Estate Planning and Special Considerations for Business Owners

Estate Planning and Special Considerations for Business Owners

  • August 11, 2022

Business owners face unique considerations while Planning their Estate. Hooper Law Office Attorney Justin Randall appeared on Local 5 Live to discuss what business owners need to know before they start planning.

Lisa Malak: In planning for business owners, there are some special consideration.

Millaine Wells: Attorney Justin Randall is here from Hooper Law Office to start the conversation. Good morning to you.

Justin Randall: Good morning.

Millaine Wells: So how is Estate Planning different for business owners compared to maybe regular jobs?

Justin Randall: Yeah. So, I mean, just like those regular Joes, they still have to have that Estate Plan. But there's also a lot more involved in getting that set up. They not only have to worry about their own personal assets and their family members, but also their, you know, whether they want to continue that business after something's happened to them. If it's unexpected or, you know, just at the end of their life, do they want it continued on to the next generation? Do they have someone in place to take over for them? So there are a lot more questions involved in that than there would be for someone without a business.

Lisa Malak: What about timing on this? Do business owners need to start maybe a little bit earlier? I know you say everyone should start early, but are there special considerations there?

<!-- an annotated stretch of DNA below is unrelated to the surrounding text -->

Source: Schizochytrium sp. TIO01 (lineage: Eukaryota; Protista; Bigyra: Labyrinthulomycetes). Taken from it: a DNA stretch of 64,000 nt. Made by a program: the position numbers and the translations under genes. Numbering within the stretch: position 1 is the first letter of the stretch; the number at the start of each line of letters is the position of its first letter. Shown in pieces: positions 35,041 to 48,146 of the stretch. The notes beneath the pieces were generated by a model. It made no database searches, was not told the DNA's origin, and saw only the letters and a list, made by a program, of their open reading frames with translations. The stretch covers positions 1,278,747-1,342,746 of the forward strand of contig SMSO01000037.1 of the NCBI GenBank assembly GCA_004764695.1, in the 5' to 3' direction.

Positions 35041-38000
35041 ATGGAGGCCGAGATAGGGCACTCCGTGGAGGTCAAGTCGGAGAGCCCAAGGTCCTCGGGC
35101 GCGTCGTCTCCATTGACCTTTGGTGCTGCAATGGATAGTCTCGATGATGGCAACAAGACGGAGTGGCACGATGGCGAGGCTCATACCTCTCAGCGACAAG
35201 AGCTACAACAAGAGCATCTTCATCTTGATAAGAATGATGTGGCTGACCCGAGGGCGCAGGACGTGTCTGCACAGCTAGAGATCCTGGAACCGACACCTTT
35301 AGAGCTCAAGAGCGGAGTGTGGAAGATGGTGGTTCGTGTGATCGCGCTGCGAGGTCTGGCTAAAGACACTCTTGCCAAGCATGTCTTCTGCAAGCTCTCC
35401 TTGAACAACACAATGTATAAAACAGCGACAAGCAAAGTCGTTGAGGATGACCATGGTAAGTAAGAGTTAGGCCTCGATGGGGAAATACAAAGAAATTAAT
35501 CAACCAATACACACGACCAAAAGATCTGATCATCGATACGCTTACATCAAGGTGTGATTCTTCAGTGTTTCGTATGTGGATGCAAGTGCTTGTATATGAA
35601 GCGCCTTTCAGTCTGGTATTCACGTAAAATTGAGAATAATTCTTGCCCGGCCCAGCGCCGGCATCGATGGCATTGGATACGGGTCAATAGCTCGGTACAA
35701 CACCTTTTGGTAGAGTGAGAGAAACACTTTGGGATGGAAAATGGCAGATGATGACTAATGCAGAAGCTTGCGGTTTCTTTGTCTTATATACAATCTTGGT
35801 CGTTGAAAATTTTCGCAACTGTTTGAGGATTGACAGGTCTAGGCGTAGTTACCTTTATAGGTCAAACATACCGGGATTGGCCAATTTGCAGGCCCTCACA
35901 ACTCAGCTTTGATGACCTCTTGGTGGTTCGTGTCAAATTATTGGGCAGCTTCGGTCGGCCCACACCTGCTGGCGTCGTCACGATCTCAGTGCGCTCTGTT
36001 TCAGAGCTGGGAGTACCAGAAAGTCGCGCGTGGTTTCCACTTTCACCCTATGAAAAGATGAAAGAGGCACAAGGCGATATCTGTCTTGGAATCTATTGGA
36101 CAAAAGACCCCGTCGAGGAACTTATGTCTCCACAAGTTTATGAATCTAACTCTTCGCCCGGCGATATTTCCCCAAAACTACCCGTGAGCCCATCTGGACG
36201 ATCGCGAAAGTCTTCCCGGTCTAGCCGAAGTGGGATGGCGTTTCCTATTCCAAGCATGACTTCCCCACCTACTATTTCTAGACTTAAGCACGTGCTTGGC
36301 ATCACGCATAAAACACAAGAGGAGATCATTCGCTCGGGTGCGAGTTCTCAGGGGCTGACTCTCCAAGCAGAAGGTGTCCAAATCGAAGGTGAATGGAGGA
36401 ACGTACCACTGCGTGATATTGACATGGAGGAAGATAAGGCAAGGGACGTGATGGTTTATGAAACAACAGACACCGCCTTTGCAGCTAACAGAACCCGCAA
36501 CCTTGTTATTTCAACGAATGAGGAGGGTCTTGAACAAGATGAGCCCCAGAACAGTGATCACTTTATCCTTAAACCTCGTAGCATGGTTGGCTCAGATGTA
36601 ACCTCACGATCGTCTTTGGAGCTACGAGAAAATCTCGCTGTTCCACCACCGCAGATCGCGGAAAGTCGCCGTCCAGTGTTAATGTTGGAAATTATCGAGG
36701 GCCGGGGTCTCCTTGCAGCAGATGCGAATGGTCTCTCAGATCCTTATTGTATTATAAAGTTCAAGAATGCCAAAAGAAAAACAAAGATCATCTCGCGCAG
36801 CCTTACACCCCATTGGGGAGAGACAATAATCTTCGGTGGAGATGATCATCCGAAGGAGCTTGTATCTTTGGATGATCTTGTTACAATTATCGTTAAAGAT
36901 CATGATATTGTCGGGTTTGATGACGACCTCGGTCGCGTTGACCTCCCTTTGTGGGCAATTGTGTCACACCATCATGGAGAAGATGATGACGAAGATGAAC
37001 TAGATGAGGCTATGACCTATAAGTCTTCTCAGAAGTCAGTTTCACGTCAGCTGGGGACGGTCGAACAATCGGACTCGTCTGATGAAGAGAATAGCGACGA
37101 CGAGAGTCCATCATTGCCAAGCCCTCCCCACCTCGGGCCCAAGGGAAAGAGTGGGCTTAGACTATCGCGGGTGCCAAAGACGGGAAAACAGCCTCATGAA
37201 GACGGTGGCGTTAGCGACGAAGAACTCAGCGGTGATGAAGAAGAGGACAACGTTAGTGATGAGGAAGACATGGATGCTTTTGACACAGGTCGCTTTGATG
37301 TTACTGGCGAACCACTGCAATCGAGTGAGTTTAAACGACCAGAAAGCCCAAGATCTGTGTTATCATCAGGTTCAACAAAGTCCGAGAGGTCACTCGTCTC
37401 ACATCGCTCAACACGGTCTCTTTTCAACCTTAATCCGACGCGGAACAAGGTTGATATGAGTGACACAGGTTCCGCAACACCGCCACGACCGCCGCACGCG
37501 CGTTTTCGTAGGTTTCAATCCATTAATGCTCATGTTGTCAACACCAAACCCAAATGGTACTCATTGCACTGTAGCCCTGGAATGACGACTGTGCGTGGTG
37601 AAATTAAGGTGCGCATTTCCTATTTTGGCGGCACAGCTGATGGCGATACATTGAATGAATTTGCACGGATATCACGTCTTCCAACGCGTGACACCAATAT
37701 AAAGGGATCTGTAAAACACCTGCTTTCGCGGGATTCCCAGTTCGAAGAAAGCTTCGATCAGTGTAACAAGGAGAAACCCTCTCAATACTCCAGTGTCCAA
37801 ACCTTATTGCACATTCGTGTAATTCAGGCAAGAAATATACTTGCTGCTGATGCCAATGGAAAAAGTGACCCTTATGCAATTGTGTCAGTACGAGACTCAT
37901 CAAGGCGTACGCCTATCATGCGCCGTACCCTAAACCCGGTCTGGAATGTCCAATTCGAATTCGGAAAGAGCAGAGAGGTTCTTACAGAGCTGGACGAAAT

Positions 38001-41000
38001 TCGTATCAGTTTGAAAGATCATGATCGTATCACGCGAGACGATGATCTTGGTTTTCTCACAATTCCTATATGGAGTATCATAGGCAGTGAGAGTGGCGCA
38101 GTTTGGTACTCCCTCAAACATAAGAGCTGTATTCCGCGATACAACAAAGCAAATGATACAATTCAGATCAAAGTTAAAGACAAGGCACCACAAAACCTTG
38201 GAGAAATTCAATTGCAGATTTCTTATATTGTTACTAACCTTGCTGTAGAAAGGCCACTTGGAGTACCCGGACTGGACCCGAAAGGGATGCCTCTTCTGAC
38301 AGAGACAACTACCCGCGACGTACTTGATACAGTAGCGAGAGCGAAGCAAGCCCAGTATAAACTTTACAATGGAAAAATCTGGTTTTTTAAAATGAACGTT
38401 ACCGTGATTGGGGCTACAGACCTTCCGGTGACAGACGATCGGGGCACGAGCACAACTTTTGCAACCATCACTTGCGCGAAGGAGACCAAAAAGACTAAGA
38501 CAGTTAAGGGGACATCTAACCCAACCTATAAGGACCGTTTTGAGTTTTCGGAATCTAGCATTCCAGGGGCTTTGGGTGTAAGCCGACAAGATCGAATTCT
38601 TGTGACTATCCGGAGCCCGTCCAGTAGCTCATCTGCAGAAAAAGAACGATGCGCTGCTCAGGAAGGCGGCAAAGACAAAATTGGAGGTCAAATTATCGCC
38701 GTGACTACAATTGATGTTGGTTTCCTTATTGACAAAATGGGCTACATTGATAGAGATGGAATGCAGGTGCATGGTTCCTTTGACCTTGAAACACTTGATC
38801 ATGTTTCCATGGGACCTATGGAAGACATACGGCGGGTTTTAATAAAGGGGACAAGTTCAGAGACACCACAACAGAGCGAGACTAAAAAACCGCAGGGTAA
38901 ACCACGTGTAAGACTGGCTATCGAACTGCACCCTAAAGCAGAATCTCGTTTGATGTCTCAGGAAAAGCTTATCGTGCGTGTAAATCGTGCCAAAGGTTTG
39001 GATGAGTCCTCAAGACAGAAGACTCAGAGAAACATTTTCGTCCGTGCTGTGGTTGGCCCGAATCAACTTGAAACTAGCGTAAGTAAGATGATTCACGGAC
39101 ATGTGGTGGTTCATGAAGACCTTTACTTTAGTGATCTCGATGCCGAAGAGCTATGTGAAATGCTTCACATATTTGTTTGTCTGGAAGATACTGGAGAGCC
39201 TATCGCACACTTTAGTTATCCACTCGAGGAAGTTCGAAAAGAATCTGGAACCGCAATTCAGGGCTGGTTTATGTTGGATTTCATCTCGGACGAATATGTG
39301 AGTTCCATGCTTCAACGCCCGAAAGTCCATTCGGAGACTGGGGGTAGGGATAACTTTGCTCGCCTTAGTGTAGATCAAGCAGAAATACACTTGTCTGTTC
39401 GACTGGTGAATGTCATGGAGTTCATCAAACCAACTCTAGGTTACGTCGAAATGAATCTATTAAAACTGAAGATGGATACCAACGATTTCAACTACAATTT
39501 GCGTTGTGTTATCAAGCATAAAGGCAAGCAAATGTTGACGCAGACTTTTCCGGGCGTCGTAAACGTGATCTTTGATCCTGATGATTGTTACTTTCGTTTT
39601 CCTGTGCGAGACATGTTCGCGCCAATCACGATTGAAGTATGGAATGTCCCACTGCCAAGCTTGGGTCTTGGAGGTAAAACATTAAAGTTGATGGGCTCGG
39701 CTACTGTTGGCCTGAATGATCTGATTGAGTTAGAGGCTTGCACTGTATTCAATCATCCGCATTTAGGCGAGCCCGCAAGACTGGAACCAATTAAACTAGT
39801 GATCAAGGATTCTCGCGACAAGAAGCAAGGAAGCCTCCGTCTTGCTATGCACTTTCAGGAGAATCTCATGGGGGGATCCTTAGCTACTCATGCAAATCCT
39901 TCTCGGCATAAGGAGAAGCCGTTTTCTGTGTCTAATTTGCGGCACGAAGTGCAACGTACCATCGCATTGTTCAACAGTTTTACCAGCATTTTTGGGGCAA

Justin Randall: It's never too late to start, but yeah, absolutely. They really should start the moment they're there, starting that business. I mean, we talk about planning for the expected and the unexpected. Disability is not something that most people expect, whether it's a health event or, you know, a physical disability that they have. So it's really important to have a plan in place for what happens if something like that comes up.

Millaine Wells: Let's talk about what could happen if there isn't a plan in place.

Justin Randall: So what often happens, for example, if someone's disabled with, you know, an unexpected event, they don't have that key person in place to take over for them, continue operation. They don't have any plan in place if they need to be bought out of that business because they can't continue on. If they pass away, it can create a lot of disputes between other owners if the family wants to stay involved. But those other owners maybe don't want to own it with someone's spouse or their kids. Right? So it's really, really important to have those discussions with all the owners and with the family members too.